A Russian woman living in D.C. has been charged for conspiring to work for the Russian government by establishing relationships and infiltrating organizations that have influence in U.S. politics, the Department of Justice (DOJ) announced Monday.
Federal authorities on Sunday arrested Maria Butina, a 29-year-old Russian citizen, and charged her “with conspiracy to act as an agent of the Russian Federation within the United States without prior notification to the Attorney General,” according to a DOJ press release.
The DOJ alleges that Butina acted with “the purpose of advancing the interests of the Russian Federation” at the direction a “high-level” Russian official.
“The court filings detail the Russian official’s and Butina’s efforts for Butina to act as an agent of Russia inside the United States by developing relationships with U.S. persons and infiltrating organizations having influence in American politics, for the purpose of advancing the interests of the Russian Federation,” the press release notes, citing the affidavit in support of the complaint.
“Butina worked at the direction of a high-level official in the Russian government who was previously a member of the legislature of the Russian Federation and later became a top official at the Russian Central Bank,” the DOJ says, noting she did this work from as early as 2015 until at least February 2017.
Earlier this year, Democrats on the Senate Judiciary Committee claimed that they had obtained documents that suggest Russia used the National Rifle Association (NRA) “to secretly fund Mr. Trump’s campaign.” Butina was named in the panel's preliminary findings.
The Democrats identified Butina and Alexander Torshin, the deputy governor of the Central Bank of Russia, as two people of particular interest. Butina worked as an assistant to Torshin.
The DOJ press release alleges that Butina continued to work for this Russian official, who was sanctioned by the Treasury Department in April.
Butina is being held after appearing in the U.S. District Court for the District of Columbia on Monday.
The charge comes just hours after President TrumpDonald TrumpCheney says a lot of GOP lawmakers have privately encouraged her fight against Trump Republicans criticizing Afghan refugees face risks DeVos says 'principles have been overtaken by personalities' in GOP MORE cast doubt on Russia's involvement in election meddling during the 2016 election, an astonishing remark that came as he stood beside Russian President Vladimir Putin at a press conference in Helsinki.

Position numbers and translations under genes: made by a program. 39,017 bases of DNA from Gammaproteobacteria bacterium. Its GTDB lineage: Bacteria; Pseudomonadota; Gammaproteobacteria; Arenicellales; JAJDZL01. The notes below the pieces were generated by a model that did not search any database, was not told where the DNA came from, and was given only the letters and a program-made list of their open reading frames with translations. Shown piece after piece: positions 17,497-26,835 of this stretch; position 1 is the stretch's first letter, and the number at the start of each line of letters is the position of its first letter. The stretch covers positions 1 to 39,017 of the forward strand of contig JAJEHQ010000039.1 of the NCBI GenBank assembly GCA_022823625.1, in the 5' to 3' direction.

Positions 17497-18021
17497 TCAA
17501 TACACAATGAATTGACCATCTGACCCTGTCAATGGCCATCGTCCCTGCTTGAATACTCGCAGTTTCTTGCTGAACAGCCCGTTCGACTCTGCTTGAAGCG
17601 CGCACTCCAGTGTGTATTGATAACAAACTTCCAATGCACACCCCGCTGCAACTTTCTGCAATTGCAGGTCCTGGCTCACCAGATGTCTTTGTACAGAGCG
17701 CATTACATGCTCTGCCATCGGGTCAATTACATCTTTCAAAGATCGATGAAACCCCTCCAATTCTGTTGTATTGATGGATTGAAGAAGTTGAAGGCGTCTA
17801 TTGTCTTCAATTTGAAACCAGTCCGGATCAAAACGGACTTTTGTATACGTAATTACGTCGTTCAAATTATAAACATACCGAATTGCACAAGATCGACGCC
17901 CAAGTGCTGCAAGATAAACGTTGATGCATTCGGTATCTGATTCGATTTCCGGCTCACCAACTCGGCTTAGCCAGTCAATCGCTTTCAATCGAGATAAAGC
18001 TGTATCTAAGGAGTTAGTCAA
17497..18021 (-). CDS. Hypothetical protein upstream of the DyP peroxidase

“He just said it’s not Russia,” Trump said, repeating Putin’s denials of involvement in the 2016 presidential election. “I will say this, I don’t see any reason why it would be.”
The remarks, made on a world stage, created a wave of astonishment that reverberated globally.
Members of the president's own party, who are usually reluctant to criticize Trump, fiercely rebuked his decision to side with the Kremlin leader over his own intelligence community, which has overwhelmingly concluded that Russia sought to meddle in the 2016 election.
The conclusions of the investigations led by the Senate and House Intelligence committees also support these findings.
The joint press conference with Putin comes just days after special counsel Robert MuellerRobert (Bob) MuellerSenate Democrats urge Garland not to fight court order to release Trump obstruction memo Why a special counsel is guaranteed if Biden chooses Yates, Cuomo or Jones as AG Barr taps attorney investigating Russia probe origins as special counsel MORE indicted 12 Russian intelligence officers in the 2016 hacking of the Democratic National Committee on Friday.
All 12 of the defendants are members of the GRU, Russia’s military intelligence agency.